I'm rooting for the major cogs in the American industrial complex to forge the beginnings of a sustainable economic recovery against formidable odds. But wishing a company well and deciding to invest one's hard-earned capital in the stock are not one and the same.

Although I have considerable respect for this well-run company's efforts to reduce its cost structure and set the stage for a gradual recovery, I do not consider the shares of equipment manufacturer Terex (NYSE: TEX) a particularly attractive investment at this juncture. Let me reiterate: It's a high-quality company executing very well in adapting to a challenging business cycle, but above $26 I simply conclude that the shares have surged too far, too fast. Accordingly, I have closed my bullish CAPScall on the stock with a 6.5% gain that moderately outperformed the S&P 500 over the trailing 7-month period.

Even that moderate gain was hard-won, as the stock's gut-wrenching collapse last year to beneath $10 per share made my bullish call appear highly questionable for a while there. My previous bullish call on Terex had been far more convincing, yielding a 60% gain in less than four months before I suggested the stock was poised for a pullback just over a year ago. While I don't anticipate a repeat of last year's dramatic 75% collapse from peak to trough, I do consider it likely that a better entry point into the shares is likely to present itself. I hope to repeat the cycle once again by renewing my bullish call somewhere beneath the current price. By going against a trio of recent buy recommendations from analysts, I recognize that this Foolish outlook goes against the grain. But what could be more Foolish?

Three factors have come together to inform my near-term bearish outlook on the shares. For starters, Terex is presently trading at a premium to some peers whose respective end-user markets are on far firmer ground. Based on the midpoint of Terex's guidance for 2012 earnings, the stock trades at a P/E multiple of about 15. Now, keep in mind that increasing equipment demand from small mines formed a particular bright spot amid Terex's recent discussion of end-user markets in 2011. And recall, also, that after Bucyrus acquired Terex's attractive line of larger mine equipment, Bucyrus was then acquired by industrial heavyweight Caterpillar (NYSE: CAT) in turn. Based upon average analyst estimates for 2012 earnings, both Caterpillar and mining equipment specialist Joy Global (NYSE: JOY) are trading at about 11 times estimated 2012 earnings. Deere (NYSE: DE) sports an even leaner P/E of just 10. And all three of those peers pay a dividend! Applying a similar multiple to Terex would equate to a share price of about $18 to $21, and I may reassess my outlook on the shares if they dip into that range in the near term.

The second factor relates to the technical picture, which, according to my read of the chart, shows an overbought condition with relatively little legroom before substantial resistance looming at the $30 level.

The third and final factor behind my call is more macroeconomic in nature. Within the company's recent earnings release, Terex Chairman and CEO Ron DeFeo noted: "Our forecast assumes there is not a material worsening of the European debt crisis." Personally, I perceive risk in that assumption, since to this skeptical Fool this week's $172 billion bailout of Greece's acute debt crisis represents little more than a kicking of the proverbial can down a potentially dangerous road. It's a page straight out of the Federal Reserve's own playbook. In my view, the Dow Jones Industrial Average (INDEX: ^DJI) has ridden a wave of optimism to reach 13,000, enhancing the potential for a near-term pullback there as well.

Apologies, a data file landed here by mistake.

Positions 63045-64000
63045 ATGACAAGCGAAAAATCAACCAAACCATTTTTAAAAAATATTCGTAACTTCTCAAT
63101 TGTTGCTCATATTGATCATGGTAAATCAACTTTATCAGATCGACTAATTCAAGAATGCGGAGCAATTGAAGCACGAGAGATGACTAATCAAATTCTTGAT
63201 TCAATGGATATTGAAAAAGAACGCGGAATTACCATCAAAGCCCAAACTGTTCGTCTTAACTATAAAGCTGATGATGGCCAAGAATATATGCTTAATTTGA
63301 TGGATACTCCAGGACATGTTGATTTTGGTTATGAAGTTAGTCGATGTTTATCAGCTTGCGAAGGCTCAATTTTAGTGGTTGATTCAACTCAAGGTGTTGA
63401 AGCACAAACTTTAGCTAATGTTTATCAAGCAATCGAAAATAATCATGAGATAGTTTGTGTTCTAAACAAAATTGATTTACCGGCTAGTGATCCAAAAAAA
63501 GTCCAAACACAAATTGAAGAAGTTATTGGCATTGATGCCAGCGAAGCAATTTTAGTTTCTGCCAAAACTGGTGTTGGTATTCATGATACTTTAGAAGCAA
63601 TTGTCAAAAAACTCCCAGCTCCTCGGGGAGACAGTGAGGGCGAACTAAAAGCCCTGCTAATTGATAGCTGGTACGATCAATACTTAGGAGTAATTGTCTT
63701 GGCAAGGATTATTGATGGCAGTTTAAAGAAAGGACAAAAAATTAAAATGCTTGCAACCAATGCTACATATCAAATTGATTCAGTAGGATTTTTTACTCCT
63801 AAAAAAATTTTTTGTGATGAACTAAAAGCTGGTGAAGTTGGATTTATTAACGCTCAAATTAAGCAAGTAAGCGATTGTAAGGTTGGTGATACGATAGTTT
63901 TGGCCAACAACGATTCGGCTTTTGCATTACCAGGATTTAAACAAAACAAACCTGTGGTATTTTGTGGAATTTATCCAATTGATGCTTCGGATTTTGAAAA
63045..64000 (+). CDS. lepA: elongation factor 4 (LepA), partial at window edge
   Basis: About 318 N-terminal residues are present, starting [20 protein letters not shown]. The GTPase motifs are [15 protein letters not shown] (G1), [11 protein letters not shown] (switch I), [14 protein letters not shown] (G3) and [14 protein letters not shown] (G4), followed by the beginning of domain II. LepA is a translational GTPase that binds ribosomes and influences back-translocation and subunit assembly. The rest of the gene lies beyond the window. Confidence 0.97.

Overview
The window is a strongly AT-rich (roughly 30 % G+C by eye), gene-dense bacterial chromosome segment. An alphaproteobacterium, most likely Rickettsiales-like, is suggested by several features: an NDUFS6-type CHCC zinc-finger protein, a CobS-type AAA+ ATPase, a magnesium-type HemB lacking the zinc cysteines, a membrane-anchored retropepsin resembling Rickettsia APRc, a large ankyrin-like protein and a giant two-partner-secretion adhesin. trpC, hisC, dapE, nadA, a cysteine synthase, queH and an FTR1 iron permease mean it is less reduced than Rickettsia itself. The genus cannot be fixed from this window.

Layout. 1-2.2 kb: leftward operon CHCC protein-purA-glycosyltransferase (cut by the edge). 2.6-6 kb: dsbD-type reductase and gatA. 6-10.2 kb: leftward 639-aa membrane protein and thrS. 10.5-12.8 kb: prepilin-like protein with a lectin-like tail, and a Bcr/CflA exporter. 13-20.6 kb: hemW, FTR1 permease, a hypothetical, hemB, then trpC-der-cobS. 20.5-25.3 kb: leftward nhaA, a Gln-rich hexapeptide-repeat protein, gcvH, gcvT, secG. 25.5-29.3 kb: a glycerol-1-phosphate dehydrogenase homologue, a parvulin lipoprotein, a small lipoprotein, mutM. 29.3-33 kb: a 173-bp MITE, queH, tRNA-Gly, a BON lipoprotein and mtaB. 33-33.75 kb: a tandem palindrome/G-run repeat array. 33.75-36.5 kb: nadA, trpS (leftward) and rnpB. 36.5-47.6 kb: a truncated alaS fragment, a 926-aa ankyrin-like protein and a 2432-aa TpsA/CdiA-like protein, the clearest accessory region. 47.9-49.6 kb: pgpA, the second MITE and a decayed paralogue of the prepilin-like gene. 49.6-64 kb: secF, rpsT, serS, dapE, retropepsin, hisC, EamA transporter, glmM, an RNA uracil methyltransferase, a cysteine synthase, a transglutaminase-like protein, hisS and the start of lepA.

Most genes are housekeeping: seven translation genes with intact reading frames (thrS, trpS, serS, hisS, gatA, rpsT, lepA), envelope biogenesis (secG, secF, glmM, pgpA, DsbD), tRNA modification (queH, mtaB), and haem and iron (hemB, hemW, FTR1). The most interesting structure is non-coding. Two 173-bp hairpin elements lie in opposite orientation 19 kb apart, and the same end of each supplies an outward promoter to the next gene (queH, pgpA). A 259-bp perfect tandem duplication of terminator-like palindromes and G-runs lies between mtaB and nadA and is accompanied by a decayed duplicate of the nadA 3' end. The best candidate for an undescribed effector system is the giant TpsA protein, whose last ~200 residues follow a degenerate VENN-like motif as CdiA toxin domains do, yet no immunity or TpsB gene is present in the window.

I think Terex is a terrific company, and I look forward to reinstating a bullish CAPScall the moment I feel I could do so without chasing this remarkable surge in the stock (and the equity markets overall). A 47% year-over-year increase in revenue corroborates the company's observation of "further recovery in many of our end markets as utilization rates improve and existing fleets age." Of course, I wish I had been a buyer near $10 per share! That was the sort of disjointed valuation that permits a serenely confident entry into a stock, and the sort of condition I thrive on as a value investor.  By holding out for an entry price of $21 or better, I could potentially find myself with a 20% gain by the time the shares work their way back to their present level. If I am wrong, the only loss is a missed opportunity. But if I am correct, perhaps I will have helped my readers to a market-beating position in the stock for a third consecutive time. To catch my next bullish call on the stock, I encourage Fools to bookmark my article list, follow me on Twitter, or watch Terex using the MyWatchlist link below.

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Fool contributor Christopher Barker can be found blogging actively and acting Foolishly within the CAPS community under the username TMFSinchiruna. He tweets. He owns no shares in the companies mentioned. The Motley Fool owns shares of Joy Global. Try any of our Foolish newsletter services free for 30 days. We Fools may not all hold the same opinions, but we all believe that considering a diverse range of insights makes us better investors. The Motley Fool has a disclosure policy.